The federal budget deficit was $179 billion for the first two months of fiscal year 2017, CBO estimates, $22 billion less than the one recorded during the same period last year.
Revenues were higher than those in the same period last year, by 1 percent, and outlays decreased by 3 percent. But this year's outlays were reduced by the shift of certain payments from October 2016 to September 2016 because October 1 fell on a weekend. Otherwise, outlays so far this year would have been $25 billion (or about 4 percent) larger than those in October and November last year, and the deficit would have risen by about $20 billion.
Total Receipts: Up by 1 Percent in the First Two Months of Fiscal Year 2017 Receipts through November totaled $421 billion, CBO estimates—$5 billion more than the amount for the same period last year. The largest year-over-year changes were the following:
Individual income and payroll (social insurance) taxes together rose by $13 billion (or 4 percent).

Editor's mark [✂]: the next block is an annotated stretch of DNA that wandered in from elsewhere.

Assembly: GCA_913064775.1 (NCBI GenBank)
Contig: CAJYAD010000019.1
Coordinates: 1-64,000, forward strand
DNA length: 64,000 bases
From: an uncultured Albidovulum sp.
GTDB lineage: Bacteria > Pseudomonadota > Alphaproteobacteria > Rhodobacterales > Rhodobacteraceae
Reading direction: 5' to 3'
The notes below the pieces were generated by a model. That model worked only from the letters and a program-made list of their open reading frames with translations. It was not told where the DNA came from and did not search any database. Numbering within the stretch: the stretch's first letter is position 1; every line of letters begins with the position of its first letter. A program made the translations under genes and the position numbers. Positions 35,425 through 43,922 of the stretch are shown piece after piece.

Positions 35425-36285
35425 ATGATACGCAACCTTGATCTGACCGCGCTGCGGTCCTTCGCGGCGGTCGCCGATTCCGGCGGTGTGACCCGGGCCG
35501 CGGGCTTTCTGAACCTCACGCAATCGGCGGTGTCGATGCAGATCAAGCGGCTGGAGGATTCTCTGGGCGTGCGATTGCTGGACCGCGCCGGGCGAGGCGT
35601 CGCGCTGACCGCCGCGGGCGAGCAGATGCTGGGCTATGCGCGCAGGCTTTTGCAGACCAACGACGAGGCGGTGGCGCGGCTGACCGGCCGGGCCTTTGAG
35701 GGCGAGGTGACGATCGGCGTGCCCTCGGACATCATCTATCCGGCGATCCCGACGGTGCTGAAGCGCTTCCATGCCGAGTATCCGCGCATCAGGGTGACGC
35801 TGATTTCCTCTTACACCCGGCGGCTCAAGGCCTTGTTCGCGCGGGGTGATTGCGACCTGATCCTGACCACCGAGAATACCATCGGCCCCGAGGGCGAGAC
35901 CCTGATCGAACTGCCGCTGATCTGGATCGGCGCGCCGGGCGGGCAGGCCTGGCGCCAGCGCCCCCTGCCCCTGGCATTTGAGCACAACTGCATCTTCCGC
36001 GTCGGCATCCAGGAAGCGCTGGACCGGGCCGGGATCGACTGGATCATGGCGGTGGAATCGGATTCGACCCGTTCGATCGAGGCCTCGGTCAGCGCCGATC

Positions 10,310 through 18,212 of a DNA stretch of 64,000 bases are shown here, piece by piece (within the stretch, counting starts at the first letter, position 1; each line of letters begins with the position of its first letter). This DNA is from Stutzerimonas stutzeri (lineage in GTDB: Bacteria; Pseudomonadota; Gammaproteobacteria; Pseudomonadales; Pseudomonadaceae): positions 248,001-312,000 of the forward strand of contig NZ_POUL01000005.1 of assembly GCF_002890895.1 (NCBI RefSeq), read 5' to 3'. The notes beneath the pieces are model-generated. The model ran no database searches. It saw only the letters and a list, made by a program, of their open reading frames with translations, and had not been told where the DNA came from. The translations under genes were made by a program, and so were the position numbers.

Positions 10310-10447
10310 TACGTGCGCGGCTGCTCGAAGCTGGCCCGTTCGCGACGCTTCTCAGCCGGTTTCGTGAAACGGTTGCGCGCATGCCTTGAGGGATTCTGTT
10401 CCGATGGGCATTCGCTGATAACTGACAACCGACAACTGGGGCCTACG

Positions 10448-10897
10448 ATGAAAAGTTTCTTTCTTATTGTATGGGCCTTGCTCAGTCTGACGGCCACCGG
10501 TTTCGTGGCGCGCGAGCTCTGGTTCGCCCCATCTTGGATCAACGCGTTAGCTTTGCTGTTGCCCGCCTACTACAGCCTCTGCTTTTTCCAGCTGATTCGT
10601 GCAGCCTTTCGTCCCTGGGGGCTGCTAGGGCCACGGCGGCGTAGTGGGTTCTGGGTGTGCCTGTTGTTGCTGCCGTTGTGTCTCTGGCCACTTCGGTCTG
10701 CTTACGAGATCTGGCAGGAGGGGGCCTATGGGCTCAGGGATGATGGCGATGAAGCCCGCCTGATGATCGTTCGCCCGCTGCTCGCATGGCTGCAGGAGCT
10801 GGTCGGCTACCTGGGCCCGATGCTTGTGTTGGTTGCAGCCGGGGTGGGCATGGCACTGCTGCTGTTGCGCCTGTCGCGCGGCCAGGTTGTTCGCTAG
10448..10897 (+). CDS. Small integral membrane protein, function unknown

Amounts withheld from workers' paychecks rose by $16 billion (or 5 percent). That change reflects increases in wages and salaries.
Nonwithheld payments of income taxes rose slightly—by less than $1 billion (or just under 1 percent).
Income tax refunds were up by $2 billion (or 12 percent), reducing net receipts.
Receipts from unemployment insurance taxes (one kind of payroll tax) declined by $1 billion (or 12 percent).
Corporate income taxes fell by about $5 billion (from $8 billion in the first two months of fiscal year 2016 to about $2 billion so far this year). Because corporate income tax receipts in October and November generally represent a small percentage of the year's total, the results for those two months are not a significant indicator of receipts for the whole fiscal year. The first quarterly estimated payment of those taxes in the current fiscal year, for most corporations, is not due until December 15.
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